FAQ

Who are you?

My name is David L. Craddock. I write short stories, novels, and nonfiction books about video games. In 2013, I published Stay Awhile and Listen: Book I – How Two Blizzards Unleashed Diablo and Forged a Video-Game Empire, which tells the story of the early years of Blizzard Entertainment and Blizzard North, and has an obnoxiously long subtitle. Other game-centric books of mine include Dungeon Hacks, One-Week Dungeons, and Making Fun: Stories of Game Development – Volume 1.

I spend the bulk of my time writing as a freelancer for a fluctuating roster of clients. In addition, I am the sole author and publisher of Episodic Content, a serial webzine that tells the stories of how games are made and the people who make them.

You can learn more about me here.

What is Episodic Content?

Episodic Content is a webzine that serializes accounts of videogame development and culture, with an emphasis on the people who make games. Each story is written in a narrative style, like a novel.

New games, classic games, indie games, blockbuster games, mobile games, console games, PC games, games you’ve never heard of — you’ll read about them all, and you’ll meet the people who did the impossible by transforming their pipe dreams into virtual realities.

Where can I read Episodic Content?

www.EpisodicContentMag.com.

How can I help support Episodic Content?

If you like my work, feel free to give me a one-time donation through PayPal, or back me on Patreon. You’ll be billed for each piece of content I post, usually once a week (4-5 times per month). You can put a ceiling on your tips to avoid spending too much during a given month, and adjust your tip amount if you decide you want to pay more or need to pay less.

Writing Episodic Content is a labor of love, but make no mistake: it is a labor. I chase down developers for interviews, conduct the research, assemble outlines from my interviews and research, and write. That takes a great deal of time.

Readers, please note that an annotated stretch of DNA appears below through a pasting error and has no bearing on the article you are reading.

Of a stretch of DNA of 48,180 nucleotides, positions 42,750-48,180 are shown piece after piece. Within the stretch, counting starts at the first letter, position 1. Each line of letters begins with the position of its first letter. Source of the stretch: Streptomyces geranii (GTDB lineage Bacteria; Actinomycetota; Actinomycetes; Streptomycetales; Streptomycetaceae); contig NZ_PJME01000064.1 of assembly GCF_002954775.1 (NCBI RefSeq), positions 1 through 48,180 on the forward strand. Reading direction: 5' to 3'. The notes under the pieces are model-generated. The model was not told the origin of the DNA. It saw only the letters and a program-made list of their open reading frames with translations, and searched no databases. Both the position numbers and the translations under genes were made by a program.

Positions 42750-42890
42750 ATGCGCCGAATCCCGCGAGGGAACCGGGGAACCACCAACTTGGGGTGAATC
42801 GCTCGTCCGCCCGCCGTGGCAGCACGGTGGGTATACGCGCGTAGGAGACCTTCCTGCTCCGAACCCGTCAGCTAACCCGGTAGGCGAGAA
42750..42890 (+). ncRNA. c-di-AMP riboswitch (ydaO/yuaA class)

The money I earn from subscribers goes toward paying my editor and cover artists, and my bills. If you like my content, please consider supporting it.

How often do backers pay?

You’ll be billed for each piece of content I post, usually once a week (4-5 times per month). You can put a ceiling on your tips to avoid spending too much during a given month, and adjust your tip amount if you decide you want to pay more or need to pay less.

Alternatively, you can send me donations through PayPal whenever you choose.

For more info, see Patreon’s FAQ.

When do you publish new content?

New content is posted to the blog once per week. Patreon subscribers get content a few hours or days earlier.

What work goes into writing stories and interviews?

While I do reference secondary and tertiary sources, the stories I write are based on direct interviews with key individuals in a game’s development. Every word you read in Episodic Content was either written by me, or came from an interview with a developer conducted by me. (Or my editor suggested a brilliant turn of phrase, as editors are prone to do.)

Interviews take time set up. I have to track down developers, reach out to them, hope they get back to me, agree on a mutually agreeable time to speak, prepare questions, and conduct the interview. Often, I’ll discover hours or weeks after doing an interview that I need more information to plug up holes in my research. When this happens, the interview process starts all over.

Next up: transcribing and research. Transcribing usually takes twice as long as the actual interview. Some developers mumble, some talk in noisy locations like coffee shops, some talk a mile a minute. Any scenario entails lots of rewinding, typing, pausing to give me fingers a chance to catch up. Rinse and repeat When developers opt to answer questions over email, I clean up their answers for grammar, spelling, and readability (something I do for everyone; it’s just part of the job), and poke and prod them for more detail when they feed me a two-word answer because they were in a rush.